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Tuesday, August 04, 2009

Tuesday Lectionary Leanings - Oh no, not MORE bread...

The Lectionary is nothing if not insistent...

Here, for the 3rd week running, we find ourselves offered a diet of solid carbohydrate, if you've failed to engage with it so far. Or perhaps you'd prefer to work with the uncomfortable contradiction of Jesus's words
"No one can come to me unless drawn by the Father..." - which seem at first glance to gainsay "When I am lifted up from the earth I will draw ALL MEN to myself".
"No one" versus "all". What's going on here?
But then a second look, and of course God's will is to draw all of us to Jesus, so that we can all share in the final resurrection.
I'm inclined to dig about here a bit, I try and explore images of drawing...maybe like a fish being caught? or a broken-down car relying on another for a tow?
I might invite the congregation to consider what drew them to church (recognising that this isn't the same as drawing them to God by any means, but can be a stage on the journey)...and, as we're beginning a period of preparation for Back to Church Sunday, I might ask them to think about the ways in which our lives and our welcome can be attractional, drawing others to explore faith for themselves.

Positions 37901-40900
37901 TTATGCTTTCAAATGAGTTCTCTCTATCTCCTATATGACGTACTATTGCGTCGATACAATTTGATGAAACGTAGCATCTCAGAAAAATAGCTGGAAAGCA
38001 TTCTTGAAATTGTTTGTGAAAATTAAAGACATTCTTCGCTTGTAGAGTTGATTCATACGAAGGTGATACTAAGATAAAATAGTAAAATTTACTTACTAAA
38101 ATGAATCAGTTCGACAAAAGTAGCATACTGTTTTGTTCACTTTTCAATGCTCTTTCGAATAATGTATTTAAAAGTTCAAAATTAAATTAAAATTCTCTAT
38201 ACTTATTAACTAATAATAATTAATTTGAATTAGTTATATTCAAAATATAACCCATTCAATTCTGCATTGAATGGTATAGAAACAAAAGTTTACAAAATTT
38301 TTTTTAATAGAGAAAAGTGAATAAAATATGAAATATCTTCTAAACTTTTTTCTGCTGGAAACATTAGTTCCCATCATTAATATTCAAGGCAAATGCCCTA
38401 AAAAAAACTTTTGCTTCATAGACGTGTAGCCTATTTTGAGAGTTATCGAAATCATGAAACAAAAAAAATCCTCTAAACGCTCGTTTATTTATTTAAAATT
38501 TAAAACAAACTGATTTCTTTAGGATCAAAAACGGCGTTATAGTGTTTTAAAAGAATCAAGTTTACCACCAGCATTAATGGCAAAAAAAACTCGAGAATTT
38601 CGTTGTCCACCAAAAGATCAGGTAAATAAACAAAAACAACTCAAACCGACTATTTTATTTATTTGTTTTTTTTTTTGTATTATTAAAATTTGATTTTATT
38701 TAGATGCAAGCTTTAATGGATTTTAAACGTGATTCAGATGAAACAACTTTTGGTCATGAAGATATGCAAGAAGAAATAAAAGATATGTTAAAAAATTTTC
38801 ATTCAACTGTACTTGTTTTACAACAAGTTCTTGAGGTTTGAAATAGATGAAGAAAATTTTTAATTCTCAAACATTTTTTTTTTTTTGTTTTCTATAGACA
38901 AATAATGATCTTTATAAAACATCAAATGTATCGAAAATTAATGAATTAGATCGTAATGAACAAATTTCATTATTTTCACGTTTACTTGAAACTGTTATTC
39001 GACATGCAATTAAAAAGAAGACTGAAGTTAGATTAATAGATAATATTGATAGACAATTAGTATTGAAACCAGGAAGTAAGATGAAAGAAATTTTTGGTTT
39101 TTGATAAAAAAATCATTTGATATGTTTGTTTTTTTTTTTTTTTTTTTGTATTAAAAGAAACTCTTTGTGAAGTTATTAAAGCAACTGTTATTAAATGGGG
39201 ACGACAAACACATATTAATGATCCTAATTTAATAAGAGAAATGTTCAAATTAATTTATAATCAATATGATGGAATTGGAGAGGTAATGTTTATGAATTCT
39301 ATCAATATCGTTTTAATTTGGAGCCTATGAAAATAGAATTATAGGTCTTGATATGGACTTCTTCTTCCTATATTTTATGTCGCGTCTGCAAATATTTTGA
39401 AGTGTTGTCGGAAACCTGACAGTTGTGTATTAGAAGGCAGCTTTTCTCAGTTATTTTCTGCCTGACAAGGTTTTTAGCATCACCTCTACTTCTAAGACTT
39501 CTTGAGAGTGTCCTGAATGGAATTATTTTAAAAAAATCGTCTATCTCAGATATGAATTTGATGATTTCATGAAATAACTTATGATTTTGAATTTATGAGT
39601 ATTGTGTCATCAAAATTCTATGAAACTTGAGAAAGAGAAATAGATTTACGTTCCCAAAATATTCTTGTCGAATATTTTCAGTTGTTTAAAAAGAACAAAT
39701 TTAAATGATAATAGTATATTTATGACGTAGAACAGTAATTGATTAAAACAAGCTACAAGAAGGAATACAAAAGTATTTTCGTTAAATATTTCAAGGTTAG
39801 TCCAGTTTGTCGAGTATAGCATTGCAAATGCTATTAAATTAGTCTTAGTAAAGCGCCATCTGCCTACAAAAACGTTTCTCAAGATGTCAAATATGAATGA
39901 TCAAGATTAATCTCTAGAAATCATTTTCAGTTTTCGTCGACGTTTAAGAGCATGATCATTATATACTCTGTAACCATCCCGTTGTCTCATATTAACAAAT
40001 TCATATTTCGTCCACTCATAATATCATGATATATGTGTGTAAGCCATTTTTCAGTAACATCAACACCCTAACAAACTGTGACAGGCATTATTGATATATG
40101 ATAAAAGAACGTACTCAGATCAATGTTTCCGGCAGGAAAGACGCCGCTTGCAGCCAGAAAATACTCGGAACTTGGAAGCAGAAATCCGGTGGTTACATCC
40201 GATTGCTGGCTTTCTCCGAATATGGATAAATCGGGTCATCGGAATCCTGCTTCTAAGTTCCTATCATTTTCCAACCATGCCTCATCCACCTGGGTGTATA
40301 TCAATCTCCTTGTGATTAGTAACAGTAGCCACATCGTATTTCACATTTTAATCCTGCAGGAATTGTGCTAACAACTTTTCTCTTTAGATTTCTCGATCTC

At that point, of course, it would make sense to refer to the template of perfection that Paul offers for the Christian community in Ephesus. If our churches really exuded even the faintest scent of the divine fragrance of Christ, then surely
we would draw others to see for themselves...